The Lizard Disconnection

The lizard who lives beneath the stairs

One of the sports of my childhood was the capture of lizards. Horned toads were common prey until the pet trade made them scarce: few were able to keep them in the ants they craved, so most died in captivity. Alligator lizards invited a special challenge because they fought back. One fellow I knew bragged that he caught them by getting them to bite him. But most of us were content with what we called blue-bellies or the Western Fence Lizard, a little gentleman that we found underneath rocks and large pieces of wood. (How we never bumbled into a rattlesnake is a minor miracle.)

Fence lizards are a frequent sight along chaparral trails, scurrying from sight or doing pushups. I count at least one each time I go out and hear more than that scurrying through the leaf litter and the grass. Sceloporus occidentalis longipes or the Great Basin Fence Lizard is the subspecies most commonly seen in Southern California. They are recognizable by the white tire tread markings down their tan to dark gray backs and, of course, the twin hemispheres of turquoise and azure on their stomachs. You find Western Fence Lizards at all elevations. I have one living beneath my deck which lets me get a good look at it before running into the thornwood. The neighborhood children know it as my lizard and have been warned against pestering it.

There’s another good reason for leaving the lizards alone. The black legged tick — the principle vector of Lyme Disease in the west — favor the reptiles as a host. A 2011 press release from UC Berkeley noted:

In 1998, a pioneering study led by UC Berkeley entomologist Robert Lane found that a protein in the Western fence lizard’s blood killed Borrelia bacteria, and as a result, Lyme-infected ticks that feed on the lizard’s blood are cleansed of the disease-causing pathogen. Moreover, research has found that up to 90 percent of the juvenile ticks in this species feed on the Western fence lizard, which is prevalent throughout California and neighboring states.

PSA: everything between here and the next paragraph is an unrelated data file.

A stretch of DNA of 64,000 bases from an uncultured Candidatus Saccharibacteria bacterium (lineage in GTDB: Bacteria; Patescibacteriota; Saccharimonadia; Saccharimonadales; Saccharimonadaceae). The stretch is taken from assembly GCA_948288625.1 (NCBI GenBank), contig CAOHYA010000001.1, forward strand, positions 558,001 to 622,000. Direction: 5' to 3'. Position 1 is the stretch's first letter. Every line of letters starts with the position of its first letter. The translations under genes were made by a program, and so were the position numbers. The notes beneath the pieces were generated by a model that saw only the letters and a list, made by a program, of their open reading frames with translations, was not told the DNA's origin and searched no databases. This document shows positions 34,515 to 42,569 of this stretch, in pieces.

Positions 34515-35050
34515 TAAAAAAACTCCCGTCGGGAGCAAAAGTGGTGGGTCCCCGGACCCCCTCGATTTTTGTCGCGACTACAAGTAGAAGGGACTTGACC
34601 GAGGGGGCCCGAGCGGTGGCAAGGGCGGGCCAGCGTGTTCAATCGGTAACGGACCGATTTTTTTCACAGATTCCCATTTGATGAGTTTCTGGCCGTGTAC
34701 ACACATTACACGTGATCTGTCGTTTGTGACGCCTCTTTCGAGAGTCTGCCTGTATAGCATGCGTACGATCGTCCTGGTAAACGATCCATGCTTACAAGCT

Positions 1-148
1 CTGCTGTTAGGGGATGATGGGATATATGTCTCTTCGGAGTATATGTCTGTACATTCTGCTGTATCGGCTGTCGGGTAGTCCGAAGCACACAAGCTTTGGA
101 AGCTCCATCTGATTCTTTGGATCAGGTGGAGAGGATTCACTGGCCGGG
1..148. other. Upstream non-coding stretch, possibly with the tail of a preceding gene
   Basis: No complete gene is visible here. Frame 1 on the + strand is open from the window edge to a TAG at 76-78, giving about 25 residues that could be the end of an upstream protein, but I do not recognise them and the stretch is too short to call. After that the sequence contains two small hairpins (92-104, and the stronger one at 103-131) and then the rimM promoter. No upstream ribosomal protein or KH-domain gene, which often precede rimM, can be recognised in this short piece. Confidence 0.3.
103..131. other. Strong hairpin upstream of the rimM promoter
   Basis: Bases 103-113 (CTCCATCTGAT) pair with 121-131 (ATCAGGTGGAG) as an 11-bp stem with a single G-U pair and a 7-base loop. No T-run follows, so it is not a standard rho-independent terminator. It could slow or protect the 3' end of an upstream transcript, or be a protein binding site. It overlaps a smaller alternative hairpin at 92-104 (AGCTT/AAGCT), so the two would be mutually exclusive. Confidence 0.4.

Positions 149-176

Scientists decided to test to see what would happen if they removed the lizards from plots where they picked up the ticks. They expected that the numbers of Lyme Disease-carrying ticks would increase in other populations. But the actual result was surprising: when the lizards were removed, scientists found 95% fewer black-legged ticks overall! Juvenile ticks need the lizards as an early host it appears.

Nonetheless, herpetologists do not call for the slaughter of the lizards. The native vaccine is effective in reducing the incidence of Lyme Disease in adult ticks. Los Angeles Times writer Karin Klein posited that annihilating the lizards would lead the black legged ticks to switch to different blood donors such as wood rats which do not have the anti-biotic protein in their blood. We would see our biome’s immunity to the spread of Lyme Disease disappear. Instead of a very few cases each year, we Californians would be seeing victims in the hundreds. The wilderness would become a much more dangerous place than it is now.

Beyond mere sentimentality, there is a strong case for leaving the Western Fence Lizard alone to do its pushups in the sun. There is little Lyme Disease in California. The lizards deserve to live.

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